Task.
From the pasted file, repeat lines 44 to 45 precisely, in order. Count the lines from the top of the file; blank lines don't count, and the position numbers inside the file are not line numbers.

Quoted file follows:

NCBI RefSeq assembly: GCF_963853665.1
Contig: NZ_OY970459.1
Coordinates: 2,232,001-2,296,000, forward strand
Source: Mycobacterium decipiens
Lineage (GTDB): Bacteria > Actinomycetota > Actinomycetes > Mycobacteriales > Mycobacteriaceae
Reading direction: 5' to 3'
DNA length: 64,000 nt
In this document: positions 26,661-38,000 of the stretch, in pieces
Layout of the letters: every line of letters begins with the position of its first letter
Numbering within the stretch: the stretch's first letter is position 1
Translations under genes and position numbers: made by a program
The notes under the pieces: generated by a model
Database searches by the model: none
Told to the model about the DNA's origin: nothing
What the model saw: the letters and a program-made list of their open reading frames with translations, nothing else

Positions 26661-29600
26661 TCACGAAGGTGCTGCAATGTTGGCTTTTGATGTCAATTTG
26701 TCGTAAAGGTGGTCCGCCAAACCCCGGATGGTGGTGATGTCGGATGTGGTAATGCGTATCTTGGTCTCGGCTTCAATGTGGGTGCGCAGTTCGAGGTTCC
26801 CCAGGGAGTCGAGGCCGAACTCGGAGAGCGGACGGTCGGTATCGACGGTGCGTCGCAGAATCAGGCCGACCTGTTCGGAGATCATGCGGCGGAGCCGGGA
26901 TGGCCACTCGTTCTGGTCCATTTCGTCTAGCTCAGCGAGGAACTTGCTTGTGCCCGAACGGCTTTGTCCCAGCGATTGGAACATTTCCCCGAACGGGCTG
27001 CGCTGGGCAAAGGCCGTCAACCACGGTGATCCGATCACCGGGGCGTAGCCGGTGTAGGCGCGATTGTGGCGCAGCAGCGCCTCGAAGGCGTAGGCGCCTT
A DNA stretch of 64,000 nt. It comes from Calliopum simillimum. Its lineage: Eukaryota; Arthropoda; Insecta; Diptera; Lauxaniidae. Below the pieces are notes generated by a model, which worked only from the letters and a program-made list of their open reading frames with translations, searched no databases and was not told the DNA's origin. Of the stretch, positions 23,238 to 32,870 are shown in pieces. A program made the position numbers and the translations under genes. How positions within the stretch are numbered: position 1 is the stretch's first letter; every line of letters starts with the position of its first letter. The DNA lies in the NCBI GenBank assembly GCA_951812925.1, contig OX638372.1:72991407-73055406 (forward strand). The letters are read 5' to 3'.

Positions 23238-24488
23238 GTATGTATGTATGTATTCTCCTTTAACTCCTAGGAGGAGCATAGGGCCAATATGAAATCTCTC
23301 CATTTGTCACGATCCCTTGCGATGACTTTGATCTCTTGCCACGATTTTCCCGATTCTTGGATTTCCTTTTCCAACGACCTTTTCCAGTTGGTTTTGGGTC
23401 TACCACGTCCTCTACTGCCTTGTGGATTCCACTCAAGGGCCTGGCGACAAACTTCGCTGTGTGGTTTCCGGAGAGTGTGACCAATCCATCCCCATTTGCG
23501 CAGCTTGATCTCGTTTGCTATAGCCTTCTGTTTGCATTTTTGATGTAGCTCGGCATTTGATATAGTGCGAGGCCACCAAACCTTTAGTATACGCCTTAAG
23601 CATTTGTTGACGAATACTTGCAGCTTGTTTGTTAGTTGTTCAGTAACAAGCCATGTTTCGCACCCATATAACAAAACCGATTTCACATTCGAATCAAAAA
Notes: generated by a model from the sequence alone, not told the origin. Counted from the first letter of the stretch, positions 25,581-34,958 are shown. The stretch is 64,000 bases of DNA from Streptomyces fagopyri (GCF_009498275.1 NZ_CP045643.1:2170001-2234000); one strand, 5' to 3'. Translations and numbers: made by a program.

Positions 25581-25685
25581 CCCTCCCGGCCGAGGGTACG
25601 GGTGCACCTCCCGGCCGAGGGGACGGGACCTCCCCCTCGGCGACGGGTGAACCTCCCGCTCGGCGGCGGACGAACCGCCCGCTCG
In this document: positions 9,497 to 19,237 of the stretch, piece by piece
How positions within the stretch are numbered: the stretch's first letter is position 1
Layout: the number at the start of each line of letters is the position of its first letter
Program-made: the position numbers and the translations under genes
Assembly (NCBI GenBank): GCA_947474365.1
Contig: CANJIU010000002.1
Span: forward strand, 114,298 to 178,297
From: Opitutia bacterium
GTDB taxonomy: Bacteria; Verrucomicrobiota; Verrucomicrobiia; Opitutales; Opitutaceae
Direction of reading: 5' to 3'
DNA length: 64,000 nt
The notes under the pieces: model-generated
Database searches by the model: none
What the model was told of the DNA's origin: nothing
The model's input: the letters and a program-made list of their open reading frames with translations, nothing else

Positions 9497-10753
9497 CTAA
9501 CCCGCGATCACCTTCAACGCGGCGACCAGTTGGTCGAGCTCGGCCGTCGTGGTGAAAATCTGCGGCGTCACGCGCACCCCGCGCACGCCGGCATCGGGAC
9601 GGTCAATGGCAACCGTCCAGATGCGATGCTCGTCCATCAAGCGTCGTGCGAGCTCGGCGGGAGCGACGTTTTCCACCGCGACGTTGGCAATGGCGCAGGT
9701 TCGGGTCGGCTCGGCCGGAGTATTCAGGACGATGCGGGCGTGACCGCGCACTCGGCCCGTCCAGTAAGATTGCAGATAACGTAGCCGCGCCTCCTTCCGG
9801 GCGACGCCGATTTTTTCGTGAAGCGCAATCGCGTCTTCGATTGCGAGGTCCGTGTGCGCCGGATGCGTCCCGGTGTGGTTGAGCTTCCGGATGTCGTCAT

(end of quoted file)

The notes under the pieces: model-generated
Database searches by the model: none